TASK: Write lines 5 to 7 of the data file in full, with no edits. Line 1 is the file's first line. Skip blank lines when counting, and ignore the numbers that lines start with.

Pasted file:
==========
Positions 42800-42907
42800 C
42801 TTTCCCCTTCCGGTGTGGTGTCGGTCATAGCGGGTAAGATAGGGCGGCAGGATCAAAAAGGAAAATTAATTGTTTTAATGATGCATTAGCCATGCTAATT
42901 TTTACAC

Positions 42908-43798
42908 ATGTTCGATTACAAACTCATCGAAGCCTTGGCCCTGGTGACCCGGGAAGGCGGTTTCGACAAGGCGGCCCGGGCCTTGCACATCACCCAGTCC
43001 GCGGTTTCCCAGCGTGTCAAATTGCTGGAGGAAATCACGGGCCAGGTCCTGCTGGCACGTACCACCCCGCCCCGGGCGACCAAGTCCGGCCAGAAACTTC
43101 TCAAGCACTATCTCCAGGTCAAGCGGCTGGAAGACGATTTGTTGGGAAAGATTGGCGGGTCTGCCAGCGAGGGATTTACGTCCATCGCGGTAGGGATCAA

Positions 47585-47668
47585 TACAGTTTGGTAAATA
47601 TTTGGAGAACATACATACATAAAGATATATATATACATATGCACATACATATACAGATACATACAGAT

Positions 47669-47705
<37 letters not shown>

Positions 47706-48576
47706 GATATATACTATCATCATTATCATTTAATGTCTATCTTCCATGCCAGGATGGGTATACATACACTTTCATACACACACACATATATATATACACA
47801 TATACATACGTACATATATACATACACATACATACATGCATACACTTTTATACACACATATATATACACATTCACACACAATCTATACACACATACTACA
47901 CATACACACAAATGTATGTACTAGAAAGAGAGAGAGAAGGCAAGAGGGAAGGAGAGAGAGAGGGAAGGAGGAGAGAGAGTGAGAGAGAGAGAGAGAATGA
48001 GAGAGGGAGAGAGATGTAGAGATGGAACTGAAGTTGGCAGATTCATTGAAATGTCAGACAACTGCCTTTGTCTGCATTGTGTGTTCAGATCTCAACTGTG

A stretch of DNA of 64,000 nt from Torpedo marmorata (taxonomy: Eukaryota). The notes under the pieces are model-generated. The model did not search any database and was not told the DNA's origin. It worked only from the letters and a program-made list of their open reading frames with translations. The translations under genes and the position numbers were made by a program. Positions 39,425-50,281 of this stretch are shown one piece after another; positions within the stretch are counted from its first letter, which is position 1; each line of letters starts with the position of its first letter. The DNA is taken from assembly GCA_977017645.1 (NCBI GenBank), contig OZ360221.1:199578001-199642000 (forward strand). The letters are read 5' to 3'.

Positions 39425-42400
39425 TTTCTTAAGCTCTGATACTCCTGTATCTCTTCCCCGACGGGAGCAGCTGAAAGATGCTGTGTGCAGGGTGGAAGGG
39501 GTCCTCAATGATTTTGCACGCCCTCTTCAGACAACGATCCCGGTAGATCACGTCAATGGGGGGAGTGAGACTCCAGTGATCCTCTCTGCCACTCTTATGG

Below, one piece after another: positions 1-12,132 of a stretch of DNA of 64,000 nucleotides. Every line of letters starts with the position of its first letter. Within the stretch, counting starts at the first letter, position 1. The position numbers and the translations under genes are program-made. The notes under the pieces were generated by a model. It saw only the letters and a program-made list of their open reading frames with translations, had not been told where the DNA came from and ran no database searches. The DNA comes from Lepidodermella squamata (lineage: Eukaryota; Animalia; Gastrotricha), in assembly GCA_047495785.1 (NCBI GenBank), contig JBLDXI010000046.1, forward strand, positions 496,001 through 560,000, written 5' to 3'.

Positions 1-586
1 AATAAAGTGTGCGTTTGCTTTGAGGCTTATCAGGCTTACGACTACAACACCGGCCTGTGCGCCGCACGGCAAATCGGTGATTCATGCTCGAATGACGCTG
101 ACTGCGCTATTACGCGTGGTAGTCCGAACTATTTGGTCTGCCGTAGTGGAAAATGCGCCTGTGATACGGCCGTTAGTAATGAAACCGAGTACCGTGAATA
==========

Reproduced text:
Positions 42908-43798
42908 ATGTTCGATTACAAACTCATCGAAGCCTTGGCCCTGGTGACCCGGGAAGGCGGTTTCGACAAGGCGGCCCGGGCCTTGCACATCACCCAGTCC
43001 GCGGTTTCCCAGCGTGTCAAATTGCTGGAGGAAATCACGGGCCAGGTCCTGCTGGCACGTACCACCCCGCCCCGGGCGACCAAGTCCGGCCAGAAACTTC